It wasn’t entirely rosy on the musical front but Mexican mezzo-soprano Grace Echauri's Amneris was something special. In possession of a deliciously plush and versatile instrument, Echauri addressed the text assuredly and turned Amneris easily into an approachable woman ready to confide in friendship, express her love for Radamès genuinely and impulsively resort to vengeance when the heart was spurned.
In a sensitive portrayed of a youthful Aida that included a measure of poise and trepidation, Yuen emanated an inner glow and sang with appealing colour. Though warming up in not so formidable style in her musical liaisons early on, Yuen - especially luxurious of voice in the mid to lower range - showed off her depth and capability that set her in convincing territory with her first big aria, Act I’s “Ritorna vincitor” (“Return a conqueror"). But for an occasional sharpness at the top of the voice, Yuan went on to elicit sympathy in her predicament of capture and manipulation and contribute marvellously to the love triangle’s realism.
Ruud’s Radamès well out-shaped Yuen’s petite figure to give him the stereotypical burliness and strength of a commander and the large, muscular voice to match. A master of exciting recitative, love’s tenderness was for Ruud a little harder to express with warmth in his opening Act I aria, “Celeste Aida” (“Heavenly Aida") - there was a tendency to overexert - but that was corrected as the plot became thornier. Then, in the final scene, Ruud melted the voice without loss of muscle and complimented Aida in the dying moments superbly.
|Nancy Yuen as Aida and Thomas Ruud as Radamès|
Local singer Ng was excellent as a courageous Amonasro, sporting a voice burnished with determination and a performance acted with vigour. Amongst the cast of other local singers in smaller roles, smooth bass Alvin Tan stood out as the dignified Ramfis the High Priest, Cherie Tse’s silken beauty wafted divinely as the High Priestess and, though singing just the morsel of music assigned to the Messenger, Jonathan Tay made it notably impressive.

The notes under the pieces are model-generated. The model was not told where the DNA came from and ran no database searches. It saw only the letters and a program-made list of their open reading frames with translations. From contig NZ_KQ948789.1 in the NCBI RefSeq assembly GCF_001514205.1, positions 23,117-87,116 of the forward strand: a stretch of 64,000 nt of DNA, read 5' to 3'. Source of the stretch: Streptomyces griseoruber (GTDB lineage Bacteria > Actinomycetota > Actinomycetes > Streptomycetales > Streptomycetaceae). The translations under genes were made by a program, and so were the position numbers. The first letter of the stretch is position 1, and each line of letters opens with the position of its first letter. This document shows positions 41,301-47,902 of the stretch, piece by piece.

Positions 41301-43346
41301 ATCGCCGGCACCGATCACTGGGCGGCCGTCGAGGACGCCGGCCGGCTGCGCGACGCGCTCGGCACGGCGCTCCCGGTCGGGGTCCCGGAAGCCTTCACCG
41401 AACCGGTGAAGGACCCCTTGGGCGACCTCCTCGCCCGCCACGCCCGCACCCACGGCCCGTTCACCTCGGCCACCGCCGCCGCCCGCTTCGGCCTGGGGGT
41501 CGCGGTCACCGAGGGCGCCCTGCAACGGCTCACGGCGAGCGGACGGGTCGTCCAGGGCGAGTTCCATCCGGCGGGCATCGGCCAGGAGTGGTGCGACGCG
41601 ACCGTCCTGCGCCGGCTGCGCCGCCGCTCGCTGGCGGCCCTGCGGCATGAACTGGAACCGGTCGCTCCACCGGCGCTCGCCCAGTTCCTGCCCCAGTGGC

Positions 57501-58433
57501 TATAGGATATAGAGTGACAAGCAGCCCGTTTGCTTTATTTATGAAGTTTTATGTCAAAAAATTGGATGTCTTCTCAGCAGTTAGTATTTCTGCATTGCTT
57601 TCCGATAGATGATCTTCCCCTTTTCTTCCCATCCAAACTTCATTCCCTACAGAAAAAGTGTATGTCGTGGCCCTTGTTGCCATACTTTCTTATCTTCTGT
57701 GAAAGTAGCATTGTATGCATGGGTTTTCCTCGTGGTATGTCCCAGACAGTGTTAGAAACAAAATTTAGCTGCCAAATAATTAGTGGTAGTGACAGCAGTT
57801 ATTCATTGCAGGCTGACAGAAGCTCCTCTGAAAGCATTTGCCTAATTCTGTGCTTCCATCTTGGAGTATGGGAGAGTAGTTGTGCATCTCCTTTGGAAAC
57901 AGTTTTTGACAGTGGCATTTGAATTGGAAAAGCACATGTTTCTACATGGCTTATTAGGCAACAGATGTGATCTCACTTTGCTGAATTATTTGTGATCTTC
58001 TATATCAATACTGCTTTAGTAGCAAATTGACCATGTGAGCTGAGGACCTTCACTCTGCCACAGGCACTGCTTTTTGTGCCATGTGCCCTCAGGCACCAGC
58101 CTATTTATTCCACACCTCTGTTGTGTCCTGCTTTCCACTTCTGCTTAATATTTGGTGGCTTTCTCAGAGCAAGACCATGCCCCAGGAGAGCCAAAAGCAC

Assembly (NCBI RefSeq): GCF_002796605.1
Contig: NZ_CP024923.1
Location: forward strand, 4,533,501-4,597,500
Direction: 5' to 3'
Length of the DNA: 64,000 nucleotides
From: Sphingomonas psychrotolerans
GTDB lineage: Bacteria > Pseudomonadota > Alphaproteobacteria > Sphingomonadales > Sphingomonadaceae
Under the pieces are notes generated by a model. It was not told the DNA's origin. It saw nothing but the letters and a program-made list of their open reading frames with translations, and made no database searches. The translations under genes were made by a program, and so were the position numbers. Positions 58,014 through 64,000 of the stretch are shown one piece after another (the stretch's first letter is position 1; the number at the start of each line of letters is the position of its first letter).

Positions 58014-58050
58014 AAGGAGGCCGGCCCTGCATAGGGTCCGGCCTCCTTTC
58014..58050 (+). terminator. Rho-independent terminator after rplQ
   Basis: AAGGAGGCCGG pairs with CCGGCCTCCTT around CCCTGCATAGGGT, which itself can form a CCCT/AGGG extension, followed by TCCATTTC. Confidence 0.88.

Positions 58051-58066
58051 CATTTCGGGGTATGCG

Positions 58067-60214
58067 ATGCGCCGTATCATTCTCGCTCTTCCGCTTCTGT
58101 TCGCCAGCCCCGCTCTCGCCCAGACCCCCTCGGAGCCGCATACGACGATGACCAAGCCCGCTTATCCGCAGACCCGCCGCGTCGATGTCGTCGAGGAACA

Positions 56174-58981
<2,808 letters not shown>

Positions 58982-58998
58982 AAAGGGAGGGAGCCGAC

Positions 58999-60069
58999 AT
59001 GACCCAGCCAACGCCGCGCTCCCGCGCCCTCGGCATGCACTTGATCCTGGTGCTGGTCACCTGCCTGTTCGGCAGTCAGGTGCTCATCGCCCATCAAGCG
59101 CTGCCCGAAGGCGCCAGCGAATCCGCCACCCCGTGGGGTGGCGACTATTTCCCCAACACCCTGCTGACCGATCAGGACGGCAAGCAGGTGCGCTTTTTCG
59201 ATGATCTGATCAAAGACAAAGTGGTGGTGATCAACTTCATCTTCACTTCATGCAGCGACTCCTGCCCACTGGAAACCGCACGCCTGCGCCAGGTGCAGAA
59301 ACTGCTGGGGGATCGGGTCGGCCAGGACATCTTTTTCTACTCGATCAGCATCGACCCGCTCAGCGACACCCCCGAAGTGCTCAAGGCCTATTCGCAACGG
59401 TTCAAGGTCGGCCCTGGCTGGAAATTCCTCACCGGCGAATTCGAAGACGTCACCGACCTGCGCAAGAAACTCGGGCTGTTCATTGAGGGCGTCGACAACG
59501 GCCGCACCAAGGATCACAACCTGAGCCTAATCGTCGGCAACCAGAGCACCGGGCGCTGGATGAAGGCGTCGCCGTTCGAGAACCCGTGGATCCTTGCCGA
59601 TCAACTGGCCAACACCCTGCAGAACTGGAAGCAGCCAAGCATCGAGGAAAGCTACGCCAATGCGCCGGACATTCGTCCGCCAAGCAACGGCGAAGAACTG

Disappointing, but the expectation that authority shows its mettle in vocal prowess fell flat in Steven Ang’s somewhat ailing Pharoah. Under his frail rule, however, the SLO Choir were well-prepared in both richly harmonised voice and purposeful acting as the chorus of priests, priestesses, soldiers, slaves and prisoners. Altogether, they combined gloriously in the opera’s big moment, Act II’s majestically realised Triumphal March alongside choreographer Gani Karim’s athletic dancers who remarkably made themselves integral to the picture. Orchestral forces occasionally lacked expanse in the strings and the tempi headed on the slower side but the singers were always well-supported under Thai conductor Somtow Sucharitkul.
Verdi’s Aida has travelled far and wide with ongoing popularity since 1871. This year alone, I’ve seen it prove its worth in Dubai, Seattle and now Singapore with a new Opera Australia program opening in Sydney to come in July and, with smart direction such as seen here, I’m finding more and more in it that pleases.
Singapore Lyric Opera
Esplanade Theatre, Singapore
Until 6th June, 2018
Production Photos: courtesy of Singapore Lyric Opera